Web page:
The California Wage Theft Prevention Act, which went into effect January 1, 2017, requires all employers to provide written notice of certain pay-related information to nonexempt employees at the time of hire and when it updates. Certain temporary services employees might experience additional requirements. And, of course, an employee or hiring entity can run into massive legal trouble if they steal money from employees or contractors that rightfully belongs to them.
California employers may send appropriate funds to employees as cash, by check, or even through direct deposit. What matters is that the certain requirements are kept in mind. Electronic payments are allowed under select circumstances. Violations can incur noncompliance repercussions.
Under the California Labor Code, every employer must keep accurate payroll records for each employee containing specified information relating to hours worked and wages paid. These records must be retained for at least three years after termination of employment or until the completion of any administrative action pursuant to Labor Code Section 98(b).
The California Fair Employment and Housing Act does not allow discrimination against applicants and employees based on their age (40+), pregnancy, sex (including gender identity), religion or religious observance.
The employer must pay employees the wages due them at least twice a month, on regularly scheduled paydays. Different pay frequency restrictions apply to nonexempt and exempt employees, certain temporary services employees, and to payments of paid sick leave. Penalties can be incurred for violations of the pay frequency rules.
Employers are sometimes not allowed to make certain deductions from employee’s salaries.
The Fair Labor Standards Act (FLSA) requires that employers pay their employees at least the federal minimum wage and to pay overtime at one-and-one-half times the regular rate of pay. The FLSA also requires employers to keep accurate records of wages and hours worked by their employees.
Under the FLSA, employers must:
Pay non-exempt employees for any hours worked in a given workweek;
Pay non-exempt employees for time worked beyond 40 hours in a given workweek; and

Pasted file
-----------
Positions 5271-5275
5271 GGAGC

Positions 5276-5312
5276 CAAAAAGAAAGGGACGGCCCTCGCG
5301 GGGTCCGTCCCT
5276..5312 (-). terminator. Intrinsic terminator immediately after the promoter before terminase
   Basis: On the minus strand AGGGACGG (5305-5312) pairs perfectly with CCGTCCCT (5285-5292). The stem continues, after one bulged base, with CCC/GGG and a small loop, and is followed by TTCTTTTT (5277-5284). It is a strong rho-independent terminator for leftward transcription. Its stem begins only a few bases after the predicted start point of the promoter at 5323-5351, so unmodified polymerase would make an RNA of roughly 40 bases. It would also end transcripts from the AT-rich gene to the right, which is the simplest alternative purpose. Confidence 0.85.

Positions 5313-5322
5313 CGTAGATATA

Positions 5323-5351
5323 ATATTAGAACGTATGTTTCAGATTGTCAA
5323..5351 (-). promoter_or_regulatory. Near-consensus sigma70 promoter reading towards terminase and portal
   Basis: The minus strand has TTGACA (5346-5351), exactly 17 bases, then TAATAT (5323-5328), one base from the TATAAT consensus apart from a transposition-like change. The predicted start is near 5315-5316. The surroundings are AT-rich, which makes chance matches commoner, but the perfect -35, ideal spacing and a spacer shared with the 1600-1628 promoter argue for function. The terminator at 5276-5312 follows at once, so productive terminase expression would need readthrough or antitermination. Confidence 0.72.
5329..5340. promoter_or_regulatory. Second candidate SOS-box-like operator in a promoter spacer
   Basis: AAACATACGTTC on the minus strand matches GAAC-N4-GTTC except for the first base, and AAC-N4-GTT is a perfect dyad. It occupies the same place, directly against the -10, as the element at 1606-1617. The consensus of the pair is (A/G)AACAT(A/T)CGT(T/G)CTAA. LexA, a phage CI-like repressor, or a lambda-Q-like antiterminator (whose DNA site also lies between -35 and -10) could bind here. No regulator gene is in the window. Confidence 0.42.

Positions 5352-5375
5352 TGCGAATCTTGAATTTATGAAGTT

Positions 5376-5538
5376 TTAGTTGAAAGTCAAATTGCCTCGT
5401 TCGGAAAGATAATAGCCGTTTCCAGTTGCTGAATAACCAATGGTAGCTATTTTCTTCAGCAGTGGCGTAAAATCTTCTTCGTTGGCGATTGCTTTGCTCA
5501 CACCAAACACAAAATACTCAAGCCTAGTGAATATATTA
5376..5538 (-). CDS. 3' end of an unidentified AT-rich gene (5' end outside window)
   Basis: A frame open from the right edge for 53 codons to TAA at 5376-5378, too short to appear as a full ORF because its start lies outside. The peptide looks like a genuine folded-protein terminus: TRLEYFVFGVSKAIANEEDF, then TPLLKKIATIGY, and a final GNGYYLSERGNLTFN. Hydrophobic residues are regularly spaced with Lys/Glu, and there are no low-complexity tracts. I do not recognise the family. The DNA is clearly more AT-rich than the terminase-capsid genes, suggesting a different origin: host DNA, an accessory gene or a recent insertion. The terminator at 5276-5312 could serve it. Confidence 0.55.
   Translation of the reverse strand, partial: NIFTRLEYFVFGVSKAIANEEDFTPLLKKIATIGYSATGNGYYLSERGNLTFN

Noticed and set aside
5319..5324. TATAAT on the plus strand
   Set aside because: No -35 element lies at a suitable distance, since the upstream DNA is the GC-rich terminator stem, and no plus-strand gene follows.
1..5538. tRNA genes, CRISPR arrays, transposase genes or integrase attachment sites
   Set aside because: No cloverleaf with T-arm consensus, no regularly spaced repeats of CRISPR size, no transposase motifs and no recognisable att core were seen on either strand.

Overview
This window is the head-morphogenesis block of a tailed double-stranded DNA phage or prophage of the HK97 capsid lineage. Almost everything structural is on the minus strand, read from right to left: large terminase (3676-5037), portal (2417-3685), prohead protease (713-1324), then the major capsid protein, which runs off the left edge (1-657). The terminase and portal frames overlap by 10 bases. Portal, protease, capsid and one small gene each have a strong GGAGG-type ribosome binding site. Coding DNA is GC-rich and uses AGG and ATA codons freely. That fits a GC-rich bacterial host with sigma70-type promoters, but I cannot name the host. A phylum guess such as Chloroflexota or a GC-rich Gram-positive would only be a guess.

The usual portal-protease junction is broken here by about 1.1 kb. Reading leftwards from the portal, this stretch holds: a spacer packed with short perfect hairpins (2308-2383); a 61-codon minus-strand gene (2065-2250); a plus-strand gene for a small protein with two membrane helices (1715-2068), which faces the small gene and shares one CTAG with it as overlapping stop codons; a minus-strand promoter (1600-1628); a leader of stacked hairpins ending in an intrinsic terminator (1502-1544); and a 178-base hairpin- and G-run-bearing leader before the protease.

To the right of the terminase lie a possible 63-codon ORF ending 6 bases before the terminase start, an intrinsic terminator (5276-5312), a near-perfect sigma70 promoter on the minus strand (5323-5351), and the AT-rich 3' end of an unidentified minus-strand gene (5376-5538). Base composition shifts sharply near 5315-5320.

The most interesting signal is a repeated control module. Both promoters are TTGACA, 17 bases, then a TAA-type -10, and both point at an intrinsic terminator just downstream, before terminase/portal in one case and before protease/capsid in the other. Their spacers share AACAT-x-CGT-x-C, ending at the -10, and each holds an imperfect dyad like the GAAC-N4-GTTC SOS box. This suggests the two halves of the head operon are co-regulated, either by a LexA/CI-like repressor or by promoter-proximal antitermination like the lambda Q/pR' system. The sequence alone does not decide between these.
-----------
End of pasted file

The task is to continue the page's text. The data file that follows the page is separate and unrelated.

Provide each employee with an accurate itemized pay statement each payday.
The FLSA does not require overtime pay for non-exempt employees who do not work more than 40 hours in a given week or day (or whose primary duty is not performing manual labor or working on materials that are produced by hand). However, many states have state laws requiring such overtime pay regardless of whether such additional time was compensated under federal law or not.
California law allows the California Labor Commissioner to file a lien or levy against an employer’s property in the case of an employee collecting unpaid wages when there is a judgment to determine the employer is in the wrong. The Commissioner may file a necessary lien or levy after a judgment has been entered for 20 days. Personal liability for failure of compliance falls to the employer.
The Labor Commissioner’s office lacks a facility for filing liens and levies. You must contact another county recorder’s office. To find out which county recorder’s office in your area accepts these documents, visit the California Secretary of State website at: http://www.sos.ca.gov/business/corpcomm/lienfilingsuppressionservices
The California Supreme Court has held that an employer must provide a meal period to an employee who works more than five hours in a day, but it is not required to provide a meal period if the employee works less than six hours in a day.
Under California law, all employers must provide their employees with meal periods and rest periods unless the nature of the work prevents them from doing so. For example, if an employee is working on a construction site where there are no facilities available for breaks, then no break time would be required under California law. However, if an employee works in an office building where there are facilities available for taking breaks, then they must be offered one hour of paid rest for every four hours worked and two 10 minute paid rest periods within each four hour period worked.
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